The alternative is to allow technology to do what it does best: allow tools to be excellent at what it is that they are for. This gives specificity, where all the energy and computation is given focus. Let these tools do these tasks amazingly well and without distraction, and then we have a start. Admittedly, this sounds like the Adam Smith view of technology as mass-produced, mono-function widgets. Smart-phones seem to be a counter-example to my throw-back to the industrial revolution. Continue reading

Technology and A.I. in “2001: A Space Odyssey”

At the start, the very appearance of the monolith creates a disturbance within the hominid family. The microcosm of wider society is this group, so we are to assume, and the immediate implication is thus that these are our primitive ancestors. We are presented with as close to that fictional-mythical state of nature as it might be possible to be, a picture by yet another artist, but shaved of Rousseau’s sentimentality. We are confronted by its artistic subversion of that ideal state, ground down to its base honesty. The monolith appears, and that dissonant, malevolent chorus crescendos. The break with the past is irrevocable, and the disruption will never be undone outside of acts of the imagination. At the same time as science and technology are born, with this moment of bone wielded as tool, as weapon, is born all the myriad problems of application.  Continue reading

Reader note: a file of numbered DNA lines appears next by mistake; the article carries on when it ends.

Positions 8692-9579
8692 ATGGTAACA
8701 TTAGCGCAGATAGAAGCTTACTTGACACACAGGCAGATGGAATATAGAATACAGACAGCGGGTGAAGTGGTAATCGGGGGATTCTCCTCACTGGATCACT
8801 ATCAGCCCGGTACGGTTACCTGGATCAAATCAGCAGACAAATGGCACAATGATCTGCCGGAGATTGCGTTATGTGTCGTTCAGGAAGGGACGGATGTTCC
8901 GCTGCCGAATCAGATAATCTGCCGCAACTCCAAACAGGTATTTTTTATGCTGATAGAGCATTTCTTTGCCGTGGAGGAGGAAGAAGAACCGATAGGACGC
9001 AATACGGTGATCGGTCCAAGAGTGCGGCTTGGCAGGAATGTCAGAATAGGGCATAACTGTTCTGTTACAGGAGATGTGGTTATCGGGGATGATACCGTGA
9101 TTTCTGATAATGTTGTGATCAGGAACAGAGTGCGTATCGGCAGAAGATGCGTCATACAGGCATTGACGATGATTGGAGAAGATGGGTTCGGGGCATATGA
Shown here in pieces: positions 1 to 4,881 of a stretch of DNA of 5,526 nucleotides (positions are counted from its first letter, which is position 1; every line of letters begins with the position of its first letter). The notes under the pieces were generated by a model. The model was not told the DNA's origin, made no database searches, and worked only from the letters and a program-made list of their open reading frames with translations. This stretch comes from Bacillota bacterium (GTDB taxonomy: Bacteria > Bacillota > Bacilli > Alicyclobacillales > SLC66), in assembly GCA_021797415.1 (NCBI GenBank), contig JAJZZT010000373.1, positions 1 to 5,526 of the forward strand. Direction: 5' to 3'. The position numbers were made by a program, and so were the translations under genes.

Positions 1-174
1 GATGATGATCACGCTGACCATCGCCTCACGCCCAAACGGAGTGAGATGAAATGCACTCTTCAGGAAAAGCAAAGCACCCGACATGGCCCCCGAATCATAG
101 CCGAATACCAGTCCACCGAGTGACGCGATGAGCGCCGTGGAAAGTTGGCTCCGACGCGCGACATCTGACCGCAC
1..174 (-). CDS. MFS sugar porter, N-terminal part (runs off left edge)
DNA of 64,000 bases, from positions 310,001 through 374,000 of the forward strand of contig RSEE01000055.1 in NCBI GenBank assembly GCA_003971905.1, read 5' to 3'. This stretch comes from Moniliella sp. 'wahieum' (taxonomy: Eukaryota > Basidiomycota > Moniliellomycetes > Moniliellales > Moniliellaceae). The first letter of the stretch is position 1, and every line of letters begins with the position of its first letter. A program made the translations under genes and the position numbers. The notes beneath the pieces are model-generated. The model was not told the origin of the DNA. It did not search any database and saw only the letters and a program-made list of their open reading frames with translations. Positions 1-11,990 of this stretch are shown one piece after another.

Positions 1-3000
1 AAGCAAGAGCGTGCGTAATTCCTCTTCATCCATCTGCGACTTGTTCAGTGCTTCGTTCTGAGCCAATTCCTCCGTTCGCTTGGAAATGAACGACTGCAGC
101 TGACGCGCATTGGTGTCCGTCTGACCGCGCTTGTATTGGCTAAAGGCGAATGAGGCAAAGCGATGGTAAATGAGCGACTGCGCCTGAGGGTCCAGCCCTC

Social awkwardness of the singularity, and are hipsters post-scarcity?